Wednesday, February 27, 2013 Leave a Comment
We’ve heard recently from members of the Governor’s Leadership in Nuclear Energy (LINE) Commission about waste from the Rocky Flats bomb plant in Colorado that was dumped above the Snake River Aquifer. It’s been referred to as “gloves and booties.” Well, yes, there are gloves and booties … and so much more.
The Subsurface Disposal Area at the Idaho National Laboratory (INL) was first used in 1952 as a burial ground for waste produced by activities at the National Reactor Testing Station, the original name of the INL. It was located in a low spot on the Arco Desert, 590 feet above the underground Snake River Aquifer, which lies beneath 10,000 square miles of southern Idaho’s high desert, holds as much water as Lake Erie, and is the only source of drinking water for 300,000 people. Most of the early waste was industrial trash contaminated with radioactivity—paper, metal, dirt, construction debris, and other garbage—generated by INL reactor research. Some waste contained hazardous chemicals as well.
In 1954, waste from Rocky Flats started coming to Idaho. Until 1970, the Rocky Flats waste, which was contaminated with more than a metric ton of plutonium-239 – more than 250 bombs’ worth – was buried in unlined pits. The US stopped burying plutonium-contaminated waste in 1970, and the waste that came to Idaho after that was stored above ground.
Rocky Flats was where the plutonium triggers for nuclear bombs were machined. Plutonium is a transuranic, meaning it is a human-made element above uranium on the periodic chart. Transuranics are heavier than uranium, and many of them are hazardous for a very long time. In fact, US policy is to dispose of transuranic waste in a deep geologic repository because it is dangerous for so long. Plutonium-239, for instance, remains hazardous for 240,000 years. A lot of other material from Rocky Flats was dangerous, too, either because of radioactivity or chemical hazards. Over the years, the Rocky Flats waste streams included process waste such as sludge, graphite molds and fines, roaster oxides, and evaporator salts; equipment; and other waste incidental to production. That last category includes the gloves and booties we’ve been hearing about. They were worn to protect workers from all the hazardous substances in the plant and were also contaminated.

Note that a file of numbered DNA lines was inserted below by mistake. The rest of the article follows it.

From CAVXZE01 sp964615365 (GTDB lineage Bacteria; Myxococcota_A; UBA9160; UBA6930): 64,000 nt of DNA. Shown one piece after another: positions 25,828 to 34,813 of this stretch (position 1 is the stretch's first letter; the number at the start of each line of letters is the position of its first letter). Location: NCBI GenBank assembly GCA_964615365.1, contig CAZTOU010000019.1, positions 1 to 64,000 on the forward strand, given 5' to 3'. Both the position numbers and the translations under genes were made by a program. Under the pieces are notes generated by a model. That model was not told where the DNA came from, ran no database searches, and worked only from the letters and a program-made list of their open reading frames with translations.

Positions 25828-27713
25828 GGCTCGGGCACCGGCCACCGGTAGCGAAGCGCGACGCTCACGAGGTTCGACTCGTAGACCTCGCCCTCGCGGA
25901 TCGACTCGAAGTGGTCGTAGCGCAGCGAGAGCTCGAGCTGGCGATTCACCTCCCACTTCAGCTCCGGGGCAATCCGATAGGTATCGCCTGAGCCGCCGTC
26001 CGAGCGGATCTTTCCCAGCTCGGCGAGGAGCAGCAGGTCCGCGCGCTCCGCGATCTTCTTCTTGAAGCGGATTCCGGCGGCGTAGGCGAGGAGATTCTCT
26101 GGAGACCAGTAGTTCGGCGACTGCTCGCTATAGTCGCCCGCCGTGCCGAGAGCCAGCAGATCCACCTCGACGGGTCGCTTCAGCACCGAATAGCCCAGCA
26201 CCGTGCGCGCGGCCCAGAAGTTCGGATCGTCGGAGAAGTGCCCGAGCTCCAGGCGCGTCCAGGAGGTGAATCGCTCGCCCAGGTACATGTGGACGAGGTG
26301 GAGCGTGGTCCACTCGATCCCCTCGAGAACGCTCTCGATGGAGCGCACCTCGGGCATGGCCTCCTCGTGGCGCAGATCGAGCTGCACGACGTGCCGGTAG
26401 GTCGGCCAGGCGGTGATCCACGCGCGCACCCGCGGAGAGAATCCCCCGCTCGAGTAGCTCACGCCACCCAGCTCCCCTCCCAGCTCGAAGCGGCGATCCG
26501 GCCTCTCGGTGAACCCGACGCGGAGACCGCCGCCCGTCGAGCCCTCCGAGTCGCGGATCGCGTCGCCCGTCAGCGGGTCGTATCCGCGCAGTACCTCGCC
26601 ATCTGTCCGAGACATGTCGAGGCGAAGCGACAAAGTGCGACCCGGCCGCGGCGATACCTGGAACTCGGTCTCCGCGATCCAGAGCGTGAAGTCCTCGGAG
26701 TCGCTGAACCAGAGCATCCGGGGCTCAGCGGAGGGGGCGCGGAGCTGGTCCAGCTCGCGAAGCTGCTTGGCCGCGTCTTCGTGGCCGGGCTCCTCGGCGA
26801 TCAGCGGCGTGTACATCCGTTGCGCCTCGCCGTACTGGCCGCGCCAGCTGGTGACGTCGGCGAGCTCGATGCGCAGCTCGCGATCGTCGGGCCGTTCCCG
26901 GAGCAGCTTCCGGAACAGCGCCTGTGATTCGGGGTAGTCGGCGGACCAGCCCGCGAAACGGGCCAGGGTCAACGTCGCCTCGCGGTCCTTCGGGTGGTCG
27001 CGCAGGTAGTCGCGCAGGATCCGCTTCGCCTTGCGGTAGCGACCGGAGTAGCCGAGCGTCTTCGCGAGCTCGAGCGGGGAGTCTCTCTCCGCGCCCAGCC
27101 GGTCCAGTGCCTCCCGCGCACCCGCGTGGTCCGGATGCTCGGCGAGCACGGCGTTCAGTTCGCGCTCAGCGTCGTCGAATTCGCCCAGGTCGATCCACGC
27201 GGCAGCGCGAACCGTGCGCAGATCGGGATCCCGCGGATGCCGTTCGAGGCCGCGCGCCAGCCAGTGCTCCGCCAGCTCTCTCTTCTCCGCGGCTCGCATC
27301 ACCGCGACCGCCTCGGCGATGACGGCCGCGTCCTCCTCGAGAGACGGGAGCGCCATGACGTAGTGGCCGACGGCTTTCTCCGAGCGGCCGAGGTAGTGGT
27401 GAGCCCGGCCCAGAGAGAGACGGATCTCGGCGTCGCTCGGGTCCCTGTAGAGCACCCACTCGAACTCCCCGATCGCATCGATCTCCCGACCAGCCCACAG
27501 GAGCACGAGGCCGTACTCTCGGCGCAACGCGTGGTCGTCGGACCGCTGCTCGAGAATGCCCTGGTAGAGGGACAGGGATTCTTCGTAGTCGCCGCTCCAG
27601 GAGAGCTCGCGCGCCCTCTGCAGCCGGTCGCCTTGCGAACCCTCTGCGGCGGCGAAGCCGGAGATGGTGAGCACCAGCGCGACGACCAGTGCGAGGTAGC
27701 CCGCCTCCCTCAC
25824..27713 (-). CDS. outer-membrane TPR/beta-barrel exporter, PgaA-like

Over the years, the Subsurface Disposal Area grew to 97 acres, 35 of which held waste. Within the SDA, waste was disposed of in 21 unlined pits, 58 unlined trenches, 21 soil vault rows, and on Pad A, an above grade disposal area. In 1989, the entire INL was named to the Superfund list of the most contaminated places in the country because of the threat it poses to the Snake River Aquifer.
The radionuclide contaminants of concern driving cleanup at the burial grounds are americium-241, carbon-14, cesium-137, lead-210, plutonium-239 and -240, radium-226 and -228, strontium-90, and technetium-99. The latest peak risk for radionuclides will come in the year 3010. The chemical contaminants of concern are carbon tetrachloride, 1,4-dioxane, tetrachloroethylene, and trichloroethylene. The latest peak risk for chemical contaminants will be in the year 2141. Groundwater contaminants of concerns are iodine-129, carbon tetrachloride, 1,4-dioxane, methylene chloride, nitrate, tetrachloroethylene, and trichloroethylene, with a peak risk in the year 2870. Other contaminants of concern for the groundwater include actinium-227, neptunium-237, protactinium-231, uranium-233, -234, -235, -236, and -238.
Superfund cleanup at the burial grounds focuses both on removal or containment of the sources of contamination and containment of contamination that has already been released. There is nothing that can be done about the contamination that has or will in future reach the aquifer. All told, targeted waste from 5.69 acres will be exhumed. Solvents have already seriously contaminated the water beneath the burial grounds. In recent years, hundreds of thousands of gallons of solvent vapors have been vacuumed out of the soil before they can reach the aquifer. That at least limits future contamination. Some of the more mobile contaminants, such as technetium-99 and iodine-129, have been grouted in place. The last step at the burial grounds will be to build a 97-acre graded “cap” – aka Mt. Plutonium – over the whole Subsurface Disposal Area to try to keep precipitation out of the waste left behind so even more of it isn’t driven down to the aquifer. The whole endeavor was estimated to cost $1.3 billion in 2008, but it is already clear it will cost more. Mt. Plutonium will be in place by about 2125.
Officialdom has long tended to tell the public that the risk from nuclear activities is less than it turns out to be. Contamination from the waste at INL’s burial grounds has done grave harm to Idaho’s drinking water. It must not be minimized as “gloves and booties.” We will continue to make bad public policy choices if we continue to blind ourselves to the mistakes we’ve already made.